Gambia Cuts Ties with Iran, Expels Iranian Diplomats
The Republic of Gambia has cut all ties with Iran and given its diplomats 48 hours to leave following suspicion that Iran sent arms and drugs to the African country.
Illegal Iranian shipments of heroin and arms sent last month were apparently headed for Gambia, according to an article published in the UK-based Financial Times.
Nigerian officials intercepted crates of missiles and other ordnance marked as “building materials” during inspection at the port of Lagos. Iranian Foreign Minister Manouchehr Mottaki later tried to explain away the incident as a “misunderstanding” -- but last week a second crisis arose when a container arrived in the port from Iran filled with packets of heroin.
Nigerian authorities said they believe the weapons were intended for Gambia, in violation of sanctions imposed by the United Nations Security Council. The incident was reported to the world body. It is not clear where the heroin was headed, but officials said it is possible that this shipment, too, may have been going to Gambia.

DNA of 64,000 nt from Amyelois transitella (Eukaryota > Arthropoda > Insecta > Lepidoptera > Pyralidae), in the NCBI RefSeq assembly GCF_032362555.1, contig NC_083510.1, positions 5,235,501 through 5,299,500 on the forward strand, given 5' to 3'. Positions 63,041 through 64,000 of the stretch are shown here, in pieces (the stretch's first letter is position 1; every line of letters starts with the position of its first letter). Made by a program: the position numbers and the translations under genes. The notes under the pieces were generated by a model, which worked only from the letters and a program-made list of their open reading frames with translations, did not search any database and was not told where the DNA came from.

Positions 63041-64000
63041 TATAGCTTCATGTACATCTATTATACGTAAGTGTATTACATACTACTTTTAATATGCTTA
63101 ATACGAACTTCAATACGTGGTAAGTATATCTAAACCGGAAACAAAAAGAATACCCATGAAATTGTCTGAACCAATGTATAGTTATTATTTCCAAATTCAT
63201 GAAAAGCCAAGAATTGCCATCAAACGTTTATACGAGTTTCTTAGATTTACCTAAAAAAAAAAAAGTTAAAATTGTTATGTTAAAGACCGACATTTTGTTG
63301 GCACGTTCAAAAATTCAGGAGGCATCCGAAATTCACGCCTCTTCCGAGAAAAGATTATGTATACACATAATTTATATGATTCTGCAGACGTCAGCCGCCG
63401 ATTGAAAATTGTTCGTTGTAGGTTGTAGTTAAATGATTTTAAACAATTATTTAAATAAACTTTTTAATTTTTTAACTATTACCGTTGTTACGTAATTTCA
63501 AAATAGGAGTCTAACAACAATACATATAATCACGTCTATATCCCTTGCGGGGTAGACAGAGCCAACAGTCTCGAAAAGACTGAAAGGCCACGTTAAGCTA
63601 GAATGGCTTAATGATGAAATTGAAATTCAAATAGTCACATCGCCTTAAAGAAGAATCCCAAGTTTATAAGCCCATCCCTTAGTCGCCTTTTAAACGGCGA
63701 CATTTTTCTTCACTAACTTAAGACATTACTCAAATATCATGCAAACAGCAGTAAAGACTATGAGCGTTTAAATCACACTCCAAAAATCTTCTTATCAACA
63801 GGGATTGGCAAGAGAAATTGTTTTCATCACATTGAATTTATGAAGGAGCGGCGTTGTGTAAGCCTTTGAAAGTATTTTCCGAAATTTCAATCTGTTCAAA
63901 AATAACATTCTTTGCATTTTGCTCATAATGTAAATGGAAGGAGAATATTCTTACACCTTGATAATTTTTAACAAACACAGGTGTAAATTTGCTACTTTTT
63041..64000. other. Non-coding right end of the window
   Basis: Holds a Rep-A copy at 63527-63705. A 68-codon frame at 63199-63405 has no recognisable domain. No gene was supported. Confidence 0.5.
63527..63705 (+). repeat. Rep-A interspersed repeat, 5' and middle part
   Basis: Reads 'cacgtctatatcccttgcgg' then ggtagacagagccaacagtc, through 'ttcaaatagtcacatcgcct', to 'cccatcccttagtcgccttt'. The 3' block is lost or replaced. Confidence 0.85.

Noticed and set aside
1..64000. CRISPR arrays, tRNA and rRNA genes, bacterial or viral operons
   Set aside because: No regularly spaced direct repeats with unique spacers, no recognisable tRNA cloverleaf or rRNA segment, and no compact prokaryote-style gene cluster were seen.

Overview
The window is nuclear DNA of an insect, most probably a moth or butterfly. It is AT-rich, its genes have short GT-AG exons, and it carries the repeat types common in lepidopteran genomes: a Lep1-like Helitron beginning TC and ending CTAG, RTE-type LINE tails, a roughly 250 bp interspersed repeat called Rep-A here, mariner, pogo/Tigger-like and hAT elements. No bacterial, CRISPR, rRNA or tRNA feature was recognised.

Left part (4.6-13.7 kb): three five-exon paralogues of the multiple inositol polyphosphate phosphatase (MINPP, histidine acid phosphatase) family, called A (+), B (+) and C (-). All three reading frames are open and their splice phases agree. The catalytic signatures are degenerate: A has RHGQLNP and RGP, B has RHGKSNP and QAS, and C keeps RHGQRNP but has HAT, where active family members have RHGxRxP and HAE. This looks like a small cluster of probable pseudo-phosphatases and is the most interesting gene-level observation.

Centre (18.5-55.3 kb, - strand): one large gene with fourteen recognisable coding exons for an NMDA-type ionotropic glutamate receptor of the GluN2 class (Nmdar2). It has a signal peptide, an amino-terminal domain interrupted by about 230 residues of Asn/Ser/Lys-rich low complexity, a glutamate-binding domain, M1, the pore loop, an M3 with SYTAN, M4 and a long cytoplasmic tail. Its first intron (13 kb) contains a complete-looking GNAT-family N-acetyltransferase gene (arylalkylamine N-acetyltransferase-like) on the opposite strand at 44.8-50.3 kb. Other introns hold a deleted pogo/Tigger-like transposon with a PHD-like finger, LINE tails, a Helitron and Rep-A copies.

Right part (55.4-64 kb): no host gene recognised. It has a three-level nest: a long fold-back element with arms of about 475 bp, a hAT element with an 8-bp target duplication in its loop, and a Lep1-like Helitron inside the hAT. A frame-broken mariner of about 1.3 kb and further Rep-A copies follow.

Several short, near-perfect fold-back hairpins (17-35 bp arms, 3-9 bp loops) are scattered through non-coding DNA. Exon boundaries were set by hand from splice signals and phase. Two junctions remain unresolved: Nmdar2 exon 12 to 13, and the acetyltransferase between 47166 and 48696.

The tiny western African nation, home to some 1.7 million people, is primarily Sunni Muslim although its official language is English. The smallest country on the mainland African continent, Gambia has been governed for 16 years by President Yahya Jammeh, who seized power in a coup in 1994 but who subsequently continued as an elected leader.
Iranian President Mahmoud Ahmadinejad has spent years working to build up the relationship between the Islamic Republic and various African nations. He exchanged state visits with the Gambian president in 2006 and returned for a official visit to the country in 2009.
Ahmadinejad has also been exceptionally successful in extending Iran’s diplomatic relations with various nations in South America and in the Middle East, tightening Tehran’s ties with Venezuela, Brazil, Turkey Syria, and Lebanon.